• You might get her “Attic of the Wind”. A very cool picture book from the 60s about where stuff goes when it blows away in the wind. Gorgeous mid-century illustrations.

    http://www.vintagechildrensbooksmykidloves.com/2009/04/attic-of-wind.html

  • i loathe wind in the worst way

  • The things they teach you in elementary school that are supposedly going to save your life during a natural disaster baffle me. When I was huddled under my desk as a kid (earthquakes, you know) I remember thinking that if the ceiling collapses those tiny aluminum legs aren’t going to keep 300 pounds from crushing tiny 50 pound me. Somehow covering your head with your arms doesn’t seem like it would prevent you from getting sucked into a tornado.

    Basically, I see Leta’s point.

  • Thank you for reminding me of those drills in elementary school where we all sat along the walls with our hands covering our heads.

    Leta never ceases to make me smile. She makes my Anna seem less nutso!

  • I have to confess I would probably have said the same thing! Growing up in California, we had earthquake drills and it was in the doorway or under the desk. So out of pure curiousity, What do you do in an tornado drill?!

  • gwendolyn

    Well, when we moved to southern oklahoma a.k.a tornado alley im pretty sure we were there about 3 weeks when one touched down and took out my new school.

    So im suddenly a city kid out in the country by myself in the middle of 20 acres in a farm house (shack) huddled in the tub with 5 of our dogs trying to put my twin mattress over my head. They had to hold my mother down while she was at work so she wouldnt drive to me. She would’ve gotten right in the tornados path. Either way she broke free but it had passed. Pretty neat to see one forming and terrifying.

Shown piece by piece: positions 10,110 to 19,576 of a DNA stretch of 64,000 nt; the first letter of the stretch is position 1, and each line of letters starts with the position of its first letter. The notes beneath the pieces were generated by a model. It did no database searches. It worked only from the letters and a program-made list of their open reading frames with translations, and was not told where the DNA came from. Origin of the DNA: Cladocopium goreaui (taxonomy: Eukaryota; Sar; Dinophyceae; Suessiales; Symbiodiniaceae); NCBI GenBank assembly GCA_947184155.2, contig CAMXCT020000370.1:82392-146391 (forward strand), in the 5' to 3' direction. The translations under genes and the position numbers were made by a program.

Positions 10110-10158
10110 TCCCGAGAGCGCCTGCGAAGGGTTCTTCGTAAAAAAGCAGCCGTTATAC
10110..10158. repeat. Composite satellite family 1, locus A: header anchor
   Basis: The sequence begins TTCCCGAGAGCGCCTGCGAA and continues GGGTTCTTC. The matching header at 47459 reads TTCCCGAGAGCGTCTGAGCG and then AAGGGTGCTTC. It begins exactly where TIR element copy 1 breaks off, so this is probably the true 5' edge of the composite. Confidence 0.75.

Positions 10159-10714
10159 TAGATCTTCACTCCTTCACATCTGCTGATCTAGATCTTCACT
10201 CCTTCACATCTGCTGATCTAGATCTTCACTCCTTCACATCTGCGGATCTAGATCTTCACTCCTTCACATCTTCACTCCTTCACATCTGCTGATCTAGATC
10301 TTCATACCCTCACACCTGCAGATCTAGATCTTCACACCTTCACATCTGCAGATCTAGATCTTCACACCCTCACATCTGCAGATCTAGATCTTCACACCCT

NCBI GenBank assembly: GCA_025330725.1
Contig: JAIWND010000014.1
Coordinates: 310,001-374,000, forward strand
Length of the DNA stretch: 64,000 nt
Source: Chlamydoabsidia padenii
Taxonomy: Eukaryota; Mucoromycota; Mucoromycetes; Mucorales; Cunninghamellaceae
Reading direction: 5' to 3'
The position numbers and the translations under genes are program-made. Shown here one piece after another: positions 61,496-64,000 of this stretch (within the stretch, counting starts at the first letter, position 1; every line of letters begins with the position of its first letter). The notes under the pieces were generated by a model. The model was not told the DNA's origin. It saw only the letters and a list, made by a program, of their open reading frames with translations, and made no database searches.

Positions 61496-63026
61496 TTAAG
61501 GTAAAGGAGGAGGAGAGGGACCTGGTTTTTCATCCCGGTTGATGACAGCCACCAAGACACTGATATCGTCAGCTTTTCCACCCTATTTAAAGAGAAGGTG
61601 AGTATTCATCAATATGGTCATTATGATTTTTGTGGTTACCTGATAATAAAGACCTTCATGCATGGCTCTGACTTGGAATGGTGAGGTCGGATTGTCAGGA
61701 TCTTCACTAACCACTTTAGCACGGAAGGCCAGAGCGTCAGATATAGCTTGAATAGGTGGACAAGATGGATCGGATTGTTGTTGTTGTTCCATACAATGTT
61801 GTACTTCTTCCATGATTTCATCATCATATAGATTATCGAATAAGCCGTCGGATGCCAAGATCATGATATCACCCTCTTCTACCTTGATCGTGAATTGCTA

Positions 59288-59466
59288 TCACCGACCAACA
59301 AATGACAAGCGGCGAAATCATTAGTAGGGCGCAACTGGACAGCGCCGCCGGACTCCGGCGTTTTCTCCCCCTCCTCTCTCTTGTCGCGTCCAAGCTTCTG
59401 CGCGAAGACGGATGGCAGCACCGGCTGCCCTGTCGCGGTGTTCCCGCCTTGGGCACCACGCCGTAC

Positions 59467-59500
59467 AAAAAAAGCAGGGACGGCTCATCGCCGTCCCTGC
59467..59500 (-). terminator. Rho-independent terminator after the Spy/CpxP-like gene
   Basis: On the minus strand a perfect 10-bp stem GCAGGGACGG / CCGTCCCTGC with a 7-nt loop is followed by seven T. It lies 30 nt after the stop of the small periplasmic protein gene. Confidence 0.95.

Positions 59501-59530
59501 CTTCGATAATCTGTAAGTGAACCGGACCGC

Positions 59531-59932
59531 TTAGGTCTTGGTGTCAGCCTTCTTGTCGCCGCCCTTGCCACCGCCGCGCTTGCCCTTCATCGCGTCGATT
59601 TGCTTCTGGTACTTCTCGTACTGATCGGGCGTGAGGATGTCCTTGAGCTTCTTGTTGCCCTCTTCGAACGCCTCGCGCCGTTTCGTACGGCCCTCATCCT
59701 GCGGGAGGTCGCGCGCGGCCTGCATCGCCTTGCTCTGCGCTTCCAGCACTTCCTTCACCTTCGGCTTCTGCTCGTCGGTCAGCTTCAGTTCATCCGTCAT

I think country life gets rid of a lot of phobias. I had a lot when I was a kid and when we moved to the country on a farm I had to get over a lot of it.

    But it also created some!!!!

  • Sarah

    I loved the tornado drills! My husband and I were just talking about tornadoes and I told him about the times I’ve seen them and funnel clouds and stuff (I’m from Texas, he’s not) and he’s all, “Oh yeah, well your brass balls slow you down, so I can outrun you when we’re being chased by a mountain lion, so there.”

  • Lara

    Oh my god, I was the SAME WAY! We had a very minor (and freakish) tornado touch down in my town when I was 6, and for 10 years after that, I kept a shoebox with all of my prized possessions stashed next to my bed, and if even the lightest wind blew, I’d grab it and head for the basement.

  • Sarah

    Oh, and my Grandmother and Aunt Sybil alwaysalwaysalways put on their Sunday best whenever there’s a storm/tornado warning at night. I love that.

  • Having grown up in Southeast Alaska with miles upon miles of coastline, it never occurred to me that the rest of the country didn’t have Seaweek every year, where you spend 4 days learning about all the fun creatures that live in the tidepools, and then you spend the last day at the beach.

    I mentioned “Seaweek” once to my husband, and he was all, uh, not everyone gets to go the beach for a week during school, dear. And I said, not the WHOLE week, just one day. He still thought we were spoiled.